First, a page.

Caroline Broude ’23

Miami University of Ohio, Department of Biomedical Engineering, Oxford, OH

This summer I conducted research in the biomedical engineering field at Miami University of Ohio in the Jones Lab which focuses on the study and synthesis of psychoactive compounds native to psychedelic mushrooms and produced in E. Coli vectors. Molecules like psilocybin have shown great promise in treating many psychiatric conditions, especially PTSD. The lab’s first objective is to continue to discover an array of psychoactive molecules. Using native metabolic pathways of E. Coli, the lab also works to produce high quantities of already discovered psychedelic compounds for a small sum of money. With their partnership with PsyBio Therapeutics, the lab hopes to change the world of psychopharmaceuticals.

On the Miami University Campus.

Walking into the lab on the first day, I certainly felt very out of place. As a chemistry major, I was not familiar with the techniques used in biomedical engineering work and so the first few weeks were characterized by a steep learning curve. The laboratory students and staff were eager to assist me—they taught me how to conduct everyday tasks such as setting up overnight cell cultures, extracting DNA through MiniPrep kits, splicing the DNA with restriction enzymes, ligating DNA components together to produce recombinant DNA, transforming cells with integrated new DNA strands, and cloning cells to produce all together new E. Coli plasmids. By the first week, I already started my first project.

Although I would love to share the intricacies of the projects I worked on, I must refrain. Dr. Jones and his team are pioneers of the field and work tirelessly to produce innovative patents before any other labs publish analogous discoveries. As such, we are asked to only discuss the findings of published materials.

What I can say about my summer is that I learned a lot. After nine weeks of tireless lab work, I feel very comfortable with the standard techniques used in a biomedical engineering lab—skills that go far beyond what I have learned in classroom or chemistry research settings. I know how to produce E. Coli plasmids to conform what products are made in their metabolic pathways. I learned how to analyze HPLC spectra and how to modify protocols to achieve desired peak separation. But most importantly I learned how to accept failure.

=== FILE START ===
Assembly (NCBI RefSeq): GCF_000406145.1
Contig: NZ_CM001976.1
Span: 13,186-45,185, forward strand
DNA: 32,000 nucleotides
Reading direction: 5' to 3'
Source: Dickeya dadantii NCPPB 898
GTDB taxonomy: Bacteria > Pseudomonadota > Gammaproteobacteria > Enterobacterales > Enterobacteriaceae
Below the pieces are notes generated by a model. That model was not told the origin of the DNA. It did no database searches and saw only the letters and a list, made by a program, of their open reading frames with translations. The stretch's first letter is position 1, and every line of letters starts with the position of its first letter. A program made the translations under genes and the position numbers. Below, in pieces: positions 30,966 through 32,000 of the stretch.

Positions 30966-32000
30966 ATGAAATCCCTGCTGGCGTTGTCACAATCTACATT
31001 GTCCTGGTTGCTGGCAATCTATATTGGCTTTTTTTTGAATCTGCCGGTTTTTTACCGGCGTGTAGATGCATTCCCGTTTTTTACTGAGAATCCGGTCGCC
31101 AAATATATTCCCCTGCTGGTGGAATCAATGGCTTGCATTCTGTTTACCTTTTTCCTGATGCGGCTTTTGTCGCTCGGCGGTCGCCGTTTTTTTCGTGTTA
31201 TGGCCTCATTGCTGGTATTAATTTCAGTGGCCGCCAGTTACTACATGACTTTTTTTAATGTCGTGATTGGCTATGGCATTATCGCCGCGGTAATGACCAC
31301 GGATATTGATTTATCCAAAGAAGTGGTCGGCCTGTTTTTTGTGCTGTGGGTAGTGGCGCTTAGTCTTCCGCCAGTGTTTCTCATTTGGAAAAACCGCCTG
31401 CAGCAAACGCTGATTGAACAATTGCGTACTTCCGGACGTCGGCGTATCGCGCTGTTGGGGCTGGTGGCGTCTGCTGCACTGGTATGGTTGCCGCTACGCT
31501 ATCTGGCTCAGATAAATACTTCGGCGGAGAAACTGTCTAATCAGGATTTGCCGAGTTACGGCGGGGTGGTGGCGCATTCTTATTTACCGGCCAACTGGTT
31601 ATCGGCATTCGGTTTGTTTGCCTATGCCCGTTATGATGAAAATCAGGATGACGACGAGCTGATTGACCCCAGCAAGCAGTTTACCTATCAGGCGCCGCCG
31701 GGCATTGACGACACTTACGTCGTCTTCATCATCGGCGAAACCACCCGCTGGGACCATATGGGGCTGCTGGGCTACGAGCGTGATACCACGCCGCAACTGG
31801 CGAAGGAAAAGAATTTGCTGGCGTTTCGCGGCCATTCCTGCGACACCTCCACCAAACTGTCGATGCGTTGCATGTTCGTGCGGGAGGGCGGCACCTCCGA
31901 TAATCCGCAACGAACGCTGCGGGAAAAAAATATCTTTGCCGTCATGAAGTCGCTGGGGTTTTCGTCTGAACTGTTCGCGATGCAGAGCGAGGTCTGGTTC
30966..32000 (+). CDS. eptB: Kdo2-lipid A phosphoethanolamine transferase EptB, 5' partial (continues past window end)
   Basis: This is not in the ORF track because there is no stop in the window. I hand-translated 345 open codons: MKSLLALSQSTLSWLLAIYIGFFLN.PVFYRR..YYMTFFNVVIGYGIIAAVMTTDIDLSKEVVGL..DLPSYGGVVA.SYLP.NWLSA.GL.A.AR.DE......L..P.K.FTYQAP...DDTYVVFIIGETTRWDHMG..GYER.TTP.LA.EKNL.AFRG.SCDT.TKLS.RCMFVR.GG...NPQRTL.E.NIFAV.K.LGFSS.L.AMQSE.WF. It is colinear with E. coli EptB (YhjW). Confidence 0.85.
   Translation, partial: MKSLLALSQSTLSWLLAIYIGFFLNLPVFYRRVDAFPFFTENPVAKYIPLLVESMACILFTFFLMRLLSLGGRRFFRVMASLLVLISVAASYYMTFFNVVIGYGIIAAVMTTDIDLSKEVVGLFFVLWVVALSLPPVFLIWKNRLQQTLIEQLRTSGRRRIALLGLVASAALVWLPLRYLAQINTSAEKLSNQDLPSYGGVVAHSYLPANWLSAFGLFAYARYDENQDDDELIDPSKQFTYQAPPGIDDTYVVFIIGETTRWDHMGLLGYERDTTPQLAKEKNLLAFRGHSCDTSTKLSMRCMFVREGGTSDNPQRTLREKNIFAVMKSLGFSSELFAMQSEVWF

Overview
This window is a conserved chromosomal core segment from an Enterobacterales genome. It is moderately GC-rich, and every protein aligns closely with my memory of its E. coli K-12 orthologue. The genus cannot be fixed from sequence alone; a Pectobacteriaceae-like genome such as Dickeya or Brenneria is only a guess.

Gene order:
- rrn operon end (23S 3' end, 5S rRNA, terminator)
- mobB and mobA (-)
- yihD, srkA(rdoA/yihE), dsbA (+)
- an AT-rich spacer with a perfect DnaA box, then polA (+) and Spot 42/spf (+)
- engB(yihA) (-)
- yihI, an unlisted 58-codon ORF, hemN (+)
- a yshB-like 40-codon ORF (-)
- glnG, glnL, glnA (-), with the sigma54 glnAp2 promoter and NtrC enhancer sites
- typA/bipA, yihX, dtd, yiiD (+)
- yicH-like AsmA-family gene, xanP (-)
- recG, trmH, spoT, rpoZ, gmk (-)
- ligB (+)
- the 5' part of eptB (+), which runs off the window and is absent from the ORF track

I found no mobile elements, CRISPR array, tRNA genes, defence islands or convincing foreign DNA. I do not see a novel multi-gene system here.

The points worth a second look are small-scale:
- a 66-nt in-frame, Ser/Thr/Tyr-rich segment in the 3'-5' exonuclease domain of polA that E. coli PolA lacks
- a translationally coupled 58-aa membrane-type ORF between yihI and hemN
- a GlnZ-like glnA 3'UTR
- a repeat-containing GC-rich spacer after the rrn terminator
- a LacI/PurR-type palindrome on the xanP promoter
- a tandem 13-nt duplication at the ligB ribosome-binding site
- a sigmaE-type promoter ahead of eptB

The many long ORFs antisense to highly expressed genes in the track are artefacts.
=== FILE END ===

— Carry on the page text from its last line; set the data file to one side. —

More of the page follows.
Unfortunately, neither of my projects produced the exact results that we were hoping—in both cases, the products that we desired were only made in microscopic quantities. In my second project, however, we were able to make a large quantity of another potentially useful compound, yet we are just not sure if this molecule will be of any use. At first I was absolutely heartbroken about my two failed projects. I struggled with feeling that it was something that I had done wrong and thinking that I had wasted my summer and Dr. Jones’ time. But he assured me that my accomplishments were nothing to shy away from and that my work would assist with the lab’s future endeavors.

My ultimate career aspiration is to become a pediatric anesthesiologist. While I had never considered the Ph.D./MD route, this summer confirmed that stance. I do not see myself thriving in a research environment where my hard work may never amount to the success I desire. So while I absolutely loved my time in the Jones Lab, I will not be pursuing research and will stick with my dream of becoming a physician.